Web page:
“There are no alternative gas sources, no alternative delivery roots which would make it possible for us to get rid of Russian oil and Russian gas in the upcoming couple years,” Péter Szijjártó said in an interview with CNN which he shared on his Facebook page. Speaking to the American news agency, the Minister of Foreign Affairs and Trade discussed Russian gas imports, Hungary’s approach to the war in Ukraine, Prime Minister Viktor Orbán’s statements about Ukrainian President Volodymyr Zelenskyy, and the “blackmailing” over the rule of law issue in the European Union.
The Hungarian government’s decision to oppose EU sanctions on Russian gas imports is a question of Hungary’s infrastructure, Péter Szijjártó said. Hungary receives 85 percent of its gas supply and 65 percent of its oil supply from Russia, a reliance which he described as the “physical situation in central Europe,”
We have done a lot in order to diversify, we have built all the interconnectors with six of the seven neighboring countries. So in case there’s a new gas source being explored somewhere in the neighborhood we would be happy to buy gas from there.”
Szijjártó: Hungary Provides Humanitarian Aid to Ukrainians
The question of whether such continued imports and the Hungarian government’s decisions toward the war in Ukraine distance Hungary from the rest of the EU is, according to Szijjártó, “a perception, it’s a view, it’s a feeling, but this is not the reality.” The Foreign Minister brought up Hungary’s support for all five packages of sanctions against Russia except those “which would stop our country and stop our economy.”
“Hungary stands for the sovereignty and territorial integrity of Ukraine, we are helping Ukraine a lot on the humanitarian side,” Szijjártó said, explaining that Hungary has received 640 thousands refugees thus far, giving them accommodation and offering them jobs. However, Hungary will not supply weapons to Ukraine, nor will it allow weapon shipments through its border.
Not all EU or NATO member states are delivering weapons, Szijjártó responded to the question of Ukraine’s request for weapons and the United States’ call to allies to aid in weapon shipments.
The most important duty now for the Hungarian government is to make sure that we can guarantee the security of Hungary and the Hungarian people.”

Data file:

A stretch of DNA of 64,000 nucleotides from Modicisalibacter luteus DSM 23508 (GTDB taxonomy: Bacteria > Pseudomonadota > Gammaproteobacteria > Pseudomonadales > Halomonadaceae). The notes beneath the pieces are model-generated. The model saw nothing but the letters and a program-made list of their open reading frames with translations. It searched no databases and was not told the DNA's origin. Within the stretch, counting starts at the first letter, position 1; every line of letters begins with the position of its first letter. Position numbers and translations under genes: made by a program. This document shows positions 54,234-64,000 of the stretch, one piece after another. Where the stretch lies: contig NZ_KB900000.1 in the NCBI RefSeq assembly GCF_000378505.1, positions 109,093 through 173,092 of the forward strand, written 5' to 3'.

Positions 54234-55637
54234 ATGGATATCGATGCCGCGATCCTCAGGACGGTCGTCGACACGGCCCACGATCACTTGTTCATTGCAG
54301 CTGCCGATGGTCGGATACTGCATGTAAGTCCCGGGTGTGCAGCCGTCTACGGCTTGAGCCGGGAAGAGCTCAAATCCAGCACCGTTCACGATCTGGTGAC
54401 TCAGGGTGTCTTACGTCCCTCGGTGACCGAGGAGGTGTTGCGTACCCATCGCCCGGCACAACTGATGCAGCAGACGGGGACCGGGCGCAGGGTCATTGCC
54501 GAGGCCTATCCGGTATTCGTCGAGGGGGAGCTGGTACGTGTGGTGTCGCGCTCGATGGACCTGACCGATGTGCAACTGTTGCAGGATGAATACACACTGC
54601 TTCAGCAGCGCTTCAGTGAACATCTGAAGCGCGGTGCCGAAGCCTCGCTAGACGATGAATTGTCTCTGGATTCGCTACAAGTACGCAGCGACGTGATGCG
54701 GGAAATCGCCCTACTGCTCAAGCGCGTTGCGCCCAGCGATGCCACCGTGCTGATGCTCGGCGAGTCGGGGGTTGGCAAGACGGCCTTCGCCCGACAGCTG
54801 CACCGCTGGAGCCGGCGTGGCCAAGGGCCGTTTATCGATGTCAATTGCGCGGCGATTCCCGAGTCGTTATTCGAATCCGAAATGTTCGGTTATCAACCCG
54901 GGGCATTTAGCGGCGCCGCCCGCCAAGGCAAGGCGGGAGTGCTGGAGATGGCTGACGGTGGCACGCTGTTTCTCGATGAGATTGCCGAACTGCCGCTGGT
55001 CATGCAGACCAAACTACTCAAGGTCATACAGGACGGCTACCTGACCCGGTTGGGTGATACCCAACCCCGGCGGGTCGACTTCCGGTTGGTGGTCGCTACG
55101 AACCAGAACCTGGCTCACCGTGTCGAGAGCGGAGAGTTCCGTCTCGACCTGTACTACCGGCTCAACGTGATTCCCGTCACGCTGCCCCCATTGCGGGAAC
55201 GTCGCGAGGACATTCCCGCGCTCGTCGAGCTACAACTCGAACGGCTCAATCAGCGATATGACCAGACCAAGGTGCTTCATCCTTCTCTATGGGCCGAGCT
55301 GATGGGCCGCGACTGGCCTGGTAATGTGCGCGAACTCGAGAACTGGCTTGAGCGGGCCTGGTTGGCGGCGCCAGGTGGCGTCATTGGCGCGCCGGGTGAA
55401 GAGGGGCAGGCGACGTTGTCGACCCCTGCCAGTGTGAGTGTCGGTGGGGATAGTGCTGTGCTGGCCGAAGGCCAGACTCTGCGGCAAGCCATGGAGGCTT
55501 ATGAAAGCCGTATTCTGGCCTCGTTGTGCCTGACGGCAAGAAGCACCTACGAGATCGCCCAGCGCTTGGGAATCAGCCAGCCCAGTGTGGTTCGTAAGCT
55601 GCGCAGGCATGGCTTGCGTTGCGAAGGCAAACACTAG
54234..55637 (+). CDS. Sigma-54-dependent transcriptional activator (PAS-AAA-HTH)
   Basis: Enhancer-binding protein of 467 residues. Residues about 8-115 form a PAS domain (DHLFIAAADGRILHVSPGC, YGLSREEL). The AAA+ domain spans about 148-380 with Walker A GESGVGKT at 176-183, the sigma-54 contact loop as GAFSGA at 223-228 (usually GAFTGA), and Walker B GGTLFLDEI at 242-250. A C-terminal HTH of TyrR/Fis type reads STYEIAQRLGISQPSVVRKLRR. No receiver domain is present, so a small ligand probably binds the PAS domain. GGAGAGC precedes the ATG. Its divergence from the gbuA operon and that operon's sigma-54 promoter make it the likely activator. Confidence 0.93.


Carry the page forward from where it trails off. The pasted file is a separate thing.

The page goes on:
Weapon shipments, Szijjártó said, would run the risk of bringing Hungary into the conflict. “We condemn this war started by the Russian Federation,” he concluded.
Prime Minister Orbán’s election victory statement on Hungary’s “opponents” was also brought up at the end of the interview. Asked whether it was wrong to describe Ukrainian President Volodymyr Zelenskyy an opponent, Szijjártó accused the Ukrainian government of interfering in the Hungarian election and said President Zelenskyy’s statements towards Hungary must be considered.
The Ukrainian government […] tried to interfere into the elections in Hungary and the statements made by President Zelenskyy at the very end of our election campaign which were pretty hostile to us were absolutely inappropriate.”
Rule of Law Infringements and “Blackmail” Over EU Funds
Szijjártó said the European Commission’s statement that Hungary’s EU funds could be compromised over its rule of law violations and breaches of EU law is a “blackmailing against Hungary. These are false accusations.”
Szijjártó brought up the “landslide” victory of the Orbán in its recent reelection, which “the liberal mainstream in Brussels cannot digest.”
The [Hungarian] people are supporting what we are doing, and if you do what your people support, that means that it’s a clear and true democracy. […] They [the recent Hungarian laws] are not against the European values. They are not liked by some bureaucrats and some political leaders in Brussels.”
“The Hungarian people did not want the liberal mainstream to rule and govern Hungary,” Szijjártó stated. According to the Foreign Minister, “Brussels bureaucrats” premise the current rule of law infringements proceedings not on Hungary’s violations of EU values through legislation such as the “child protection law,” but on their disappointment with the results of the Hungarian election.
Szijjártó said the procedure was launched “one or two days” after the Hungarian election on April 3. However, the rule of law mechanism to cut EU funds was formally triggered on Wednesday, April 27, and legal proceedings around Hungary’s most significant violations have been ongoing well before the election.
Featured photo illustration via Péter Szijjártó’s Facebook page